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Water, not fire, causes most chimney damage
Date:  4/18/2013
ArticleType:  Press Release

Water, not fire, causes most chimney damage
Chimney Safety Institute of America offers tips for home safety

INDIANAPOLIS – April showers may bring May flowers, but they also can bring something less beautiful: serious chimney damage.
Experts with CSIA say water creates more annual damage to chimneys each year when compared to fires, and the rainy spring season only exacerbates ongoing problems.

Whether masonry or factory-built, prolonged water exposure can result in cracks or gaps in chimneys where creosote can collect and increase the risk of fire or where noxious gases can escape into your home and expose your family to carbon monoxide.

WHAT TO LOOK FOR
1. Rust stains: More particular to factory-built fireplaces, rust is a critical red flag that water is accessing your chimney and threatening the integrity of the structure. Rust stains could reveal themselves around the outside of the upper chimney, or along the inner lining of the fireplace.
“Rust stains in the fireplace area are of serious concern. Like the tip of an iceberg, by the time you see the evidence down in the fireplace, water damage to the damper or upper chimney structure is likely very critical,” says Ashley Eldridge, the CSIA Director of Education.
2. Dripping or standing water: This may seem obvious, but water pooling anywhere in or around your masonry or factory-built chimney and fireplace structure means water has an access point to your home.
3. Bent or damaged flashing: The metal materials used to help seal your chimney from rooftop water runoff must be flush to the chimney structure. Flashing, crickets or other devices can warp or otherwise separate from the chimney over time, exposing your structure to water.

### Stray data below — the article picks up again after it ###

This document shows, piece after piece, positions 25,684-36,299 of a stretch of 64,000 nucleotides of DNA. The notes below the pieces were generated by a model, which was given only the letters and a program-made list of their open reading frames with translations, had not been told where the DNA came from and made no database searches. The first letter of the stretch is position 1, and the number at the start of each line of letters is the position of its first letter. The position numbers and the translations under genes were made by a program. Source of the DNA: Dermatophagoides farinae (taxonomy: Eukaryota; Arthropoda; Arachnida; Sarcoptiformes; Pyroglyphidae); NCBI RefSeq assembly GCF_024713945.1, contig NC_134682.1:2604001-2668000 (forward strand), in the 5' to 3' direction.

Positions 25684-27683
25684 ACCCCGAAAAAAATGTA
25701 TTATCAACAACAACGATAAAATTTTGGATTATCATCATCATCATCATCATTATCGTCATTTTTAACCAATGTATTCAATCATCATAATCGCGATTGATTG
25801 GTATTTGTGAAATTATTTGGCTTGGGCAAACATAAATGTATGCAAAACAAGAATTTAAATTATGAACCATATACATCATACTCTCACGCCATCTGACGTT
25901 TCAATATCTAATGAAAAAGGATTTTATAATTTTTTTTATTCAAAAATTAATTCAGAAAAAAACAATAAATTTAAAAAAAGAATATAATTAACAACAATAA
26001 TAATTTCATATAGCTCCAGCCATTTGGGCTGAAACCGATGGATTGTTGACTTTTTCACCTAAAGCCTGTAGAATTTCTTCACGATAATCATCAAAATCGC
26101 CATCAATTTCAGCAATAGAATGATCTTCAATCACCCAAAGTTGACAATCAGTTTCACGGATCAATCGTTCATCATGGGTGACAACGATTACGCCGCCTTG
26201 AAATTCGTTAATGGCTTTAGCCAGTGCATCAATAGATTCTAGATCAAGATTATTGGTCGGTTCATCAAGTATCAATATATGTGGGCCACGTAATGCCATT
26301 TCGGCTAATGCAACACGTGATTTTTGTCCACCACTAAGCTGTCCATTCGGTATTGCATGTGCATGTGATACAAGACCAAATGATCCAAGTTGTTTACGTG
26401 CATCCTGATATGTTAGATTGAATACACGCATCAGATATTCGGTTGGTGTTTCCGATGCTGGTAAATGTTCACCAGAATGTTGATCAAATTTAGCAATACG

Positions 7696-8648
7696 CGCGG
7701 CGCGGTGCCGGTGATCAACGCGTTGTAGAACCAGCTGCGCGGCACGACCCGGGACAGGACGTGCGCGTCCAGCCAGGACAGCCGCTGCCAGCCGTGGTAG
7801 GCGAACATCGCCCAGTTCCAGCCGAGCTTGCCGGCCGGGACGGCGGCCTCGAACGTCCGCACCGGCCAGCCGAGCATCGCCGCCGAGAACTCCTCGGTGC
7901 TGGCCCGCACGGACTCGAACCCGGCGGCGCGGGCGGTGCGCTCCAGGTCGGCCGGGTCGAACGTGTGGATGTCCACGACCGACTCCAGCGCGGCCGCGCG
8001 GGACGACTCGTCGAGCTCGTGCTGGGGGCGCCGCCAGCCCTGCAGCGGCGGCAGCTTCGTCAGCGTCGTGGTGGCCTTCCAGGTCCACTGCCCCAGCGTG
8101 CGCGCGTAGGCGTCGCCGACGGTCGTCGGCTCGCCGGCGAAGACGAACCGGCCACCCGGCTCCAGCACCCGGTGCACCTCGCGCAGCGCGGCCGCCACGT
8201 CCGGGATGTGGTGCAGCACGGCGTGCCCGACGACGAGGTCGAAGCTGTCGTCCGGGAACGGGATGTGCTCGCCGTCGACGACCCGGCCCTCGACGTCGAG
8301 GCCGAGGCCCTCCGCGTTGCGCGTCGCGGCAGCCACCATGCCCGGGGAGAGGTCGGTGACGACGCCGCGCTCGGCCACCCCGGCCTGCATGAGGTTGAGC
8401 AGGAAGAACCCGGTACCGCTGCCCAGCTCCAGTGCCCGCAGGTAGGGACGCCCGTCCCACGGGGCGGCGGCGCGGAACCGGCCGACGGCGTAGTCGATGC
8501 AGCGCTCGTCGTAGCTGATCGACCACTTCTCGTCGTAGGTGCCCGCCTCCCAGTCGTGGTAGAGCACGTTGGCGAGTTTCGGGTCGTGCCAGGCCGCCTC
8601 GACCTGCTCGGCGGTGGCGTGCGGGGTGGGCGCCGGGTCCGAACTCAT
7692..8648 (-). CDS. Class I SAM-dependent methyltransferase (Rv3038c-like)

WHAT TO DO
1. Use a chimney cap: Sometimes called a rain cover, a chimney cap works to protect your chimney the way your roof works to protect your house. Water has direct access to your home when a rain cover is not installed on your chimney.
2. Apply waterproofing agents: Particular to masonry chimneys, adding a vapor-permeable waterproofing agent to you chimney’s interior lets moisture escape, but prevents it from coming in. Be sure to never use paint or any non-vapor-permeable water sealer because it will trap moisture inside the chimney, hastening deterioration.
3. Call a CSIA Certified Chimney Sweep: To perform the recommended jobs above or any other repair work on a leaky chimney, CSIA Certified Chimney Sweeps are the industry’s professional standard. Find a local sweep at csia.org/search.
Interested media can schedule an interview or secure more information through Andrew Hayenga at ahayenga@bohlsengroup.com or 317-519-3334.

About CSIA
The Chimney Safety Institute of America is a non-profit, educational organization dedicated to chimney and venting system safety. CSIA is committed to the elimination of residential chimney fires, carbon monoxide intrusion and other chimney-related hazards that result in the loss of lives and property. To achieve these goals, CSIA devotes its resources to educating the public, chimney and venting professionals and other fire prevention specialists about the prevention and correction of chimney and venting system hazards.

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